Syria and Turkey’s Place in the New Cold War

Turkey FlagBy Joseph Dana

The National

Russia’s grand foray into the Syrian civil war has analysts and policymakers scrambling to make sense of Vladimir Putin’s long-term plans. Let’s be clear, Moscow is securing Bashar Al Assad’s regime, which has been steadily losing territory and troops over the past year. The timing of Russia’s air attack on rebel targets also suggests that Russia is diverting attention from the continuing crisis in eastern Ukraine and demonstrating its fresh foreign policy – one that pits Russian interests against those of the United States.

For Russia and the United States, Syria is now a proxy battleground. Both countries’ goals have little to do with the fate of Syria as a single state, the well-being of the Syrian people (Russia has refused to join any programme to help Syrian refugees) or the equitable resolution of the conflict. The pressing question is how US and Russian allies involved in Syria will react to this unavoidable reality.

When it comes to proxy wars in the Middle East, Israel and Turkey are historically never far away. Indeed, Israeli prime minister Benjamin Netanyahu and several senior Israeli military officials travelled to Moscow two weeks ago. There they discussed Mr Putin’s plans for military action in Syria.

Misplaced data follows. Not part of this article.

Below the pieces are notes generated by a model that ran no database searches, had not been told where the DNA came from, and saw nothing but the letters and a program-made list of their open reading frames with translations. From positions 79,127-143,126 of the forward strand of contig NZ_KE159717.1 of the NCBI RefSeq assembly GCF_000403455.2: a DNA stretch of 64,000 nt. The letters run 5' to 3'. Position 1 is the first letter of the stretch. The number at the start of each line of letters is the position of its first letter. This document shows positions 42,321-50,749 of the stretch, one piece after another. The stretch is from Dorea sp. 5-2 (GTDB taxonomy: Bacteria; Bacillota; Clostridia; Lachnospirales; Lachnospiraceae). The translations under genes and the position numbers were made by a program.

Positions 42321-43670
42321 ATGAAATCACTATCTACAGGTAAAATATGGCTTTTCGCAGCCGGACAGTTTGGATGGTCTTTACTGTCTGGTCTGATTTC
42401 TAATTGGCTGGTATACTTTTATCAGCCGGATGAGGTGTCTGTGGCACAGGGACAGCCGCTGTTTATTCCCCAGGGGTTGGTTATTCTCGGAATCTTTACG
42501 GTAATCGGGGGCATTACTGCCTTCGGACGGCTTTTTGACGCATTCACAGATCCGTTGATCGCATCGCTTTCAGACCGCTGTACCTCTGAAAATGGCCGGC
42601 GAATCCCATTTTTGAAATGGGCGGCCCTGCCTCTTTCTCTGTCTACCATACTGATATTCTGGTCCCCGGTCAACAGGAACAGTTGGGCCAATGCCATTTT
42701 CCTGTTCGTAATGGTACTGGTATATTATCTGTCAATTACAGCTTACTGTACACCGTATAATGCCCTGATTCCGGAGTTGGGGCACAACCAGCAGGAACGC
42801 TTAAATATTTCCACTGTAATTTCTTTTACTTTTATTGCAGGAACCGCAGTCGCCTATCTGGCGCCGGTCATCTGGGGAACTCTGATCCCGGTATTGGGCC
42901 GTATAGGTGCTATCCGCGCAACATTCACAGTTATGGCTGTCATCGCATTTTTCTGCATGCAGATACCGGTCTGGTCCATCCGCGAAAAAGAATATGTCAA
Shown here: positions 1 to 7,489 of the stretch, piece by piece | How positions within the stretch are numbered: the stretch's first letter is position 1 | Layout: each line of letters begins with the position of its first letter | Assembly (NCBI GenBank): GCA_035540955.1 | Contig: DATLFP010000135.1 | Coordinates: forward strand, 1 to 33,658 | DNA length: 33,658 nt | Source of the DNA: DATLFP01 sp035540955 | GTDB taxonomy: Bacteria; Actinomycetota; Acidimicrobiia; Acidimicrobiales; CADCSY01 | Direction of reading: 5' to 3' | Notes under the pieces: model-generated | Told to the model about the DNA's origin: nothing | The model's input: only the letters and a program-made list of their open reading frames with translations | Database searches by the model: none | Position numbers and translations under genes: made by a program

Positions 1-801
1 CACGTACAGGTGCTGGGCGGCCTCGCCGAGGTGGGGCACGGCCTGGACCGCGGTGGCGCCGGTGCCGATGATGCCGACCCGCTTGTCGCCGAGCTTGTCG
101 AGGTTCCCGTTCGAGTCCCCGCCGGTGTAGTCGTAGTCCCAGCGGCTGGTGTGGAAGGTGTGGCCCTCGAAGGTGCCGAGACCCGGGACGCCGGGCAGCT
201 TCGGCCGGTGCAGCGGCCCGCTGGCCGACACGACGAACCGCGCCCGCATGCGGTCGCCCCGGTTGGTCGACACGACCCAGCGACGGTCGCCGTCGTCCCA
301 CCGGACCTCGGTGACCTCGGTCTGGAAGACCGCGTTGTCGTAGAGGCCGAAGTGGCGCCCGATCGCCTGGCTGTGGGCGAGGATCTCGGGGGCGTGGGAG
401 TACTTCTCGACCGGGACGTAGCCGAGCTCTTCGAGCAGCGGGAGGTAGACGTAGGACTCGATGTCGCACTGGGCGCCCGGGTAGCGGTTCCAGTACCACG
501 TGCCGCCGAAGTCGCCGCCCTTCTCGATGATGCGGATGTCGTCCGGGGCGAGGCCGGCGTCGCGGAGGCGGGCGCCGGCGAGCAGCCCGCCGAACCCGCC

This is noteworthy. Israel is perceived to be America’s great ally in the Middle East. Yet Tel Aviv’s relationship with Moscow is extraordinarily close. There are more than 1 million Russians residing in Israel, many of whom hold dual citizenship. The countries are reportedly close to signing a far-reaching free trade agreement, and the Israeli arms industry has warm relations with Russia, particularly in the realm of drone sales.

It is a barely kept secret that Israel has been active in supporting various rebel factions active in Syria since the outbreak of the conflict. Israel has provided medical treatment to fighters from Al Nusra Front and has conducted regular air strikes on Hizbollah convoys in the occupied Golan Heights. As such, Israel’s military objectives in Syria appear to be much closer to Turkey’s than Russia’s despite Tel Aviv’s blase approach to Bashar Al Assad’s government.

Continue to full article . . . 

Picture: Burak Su (Gezi parkı) [CC BY-SA 2.0 (, via Wikimedia Commons

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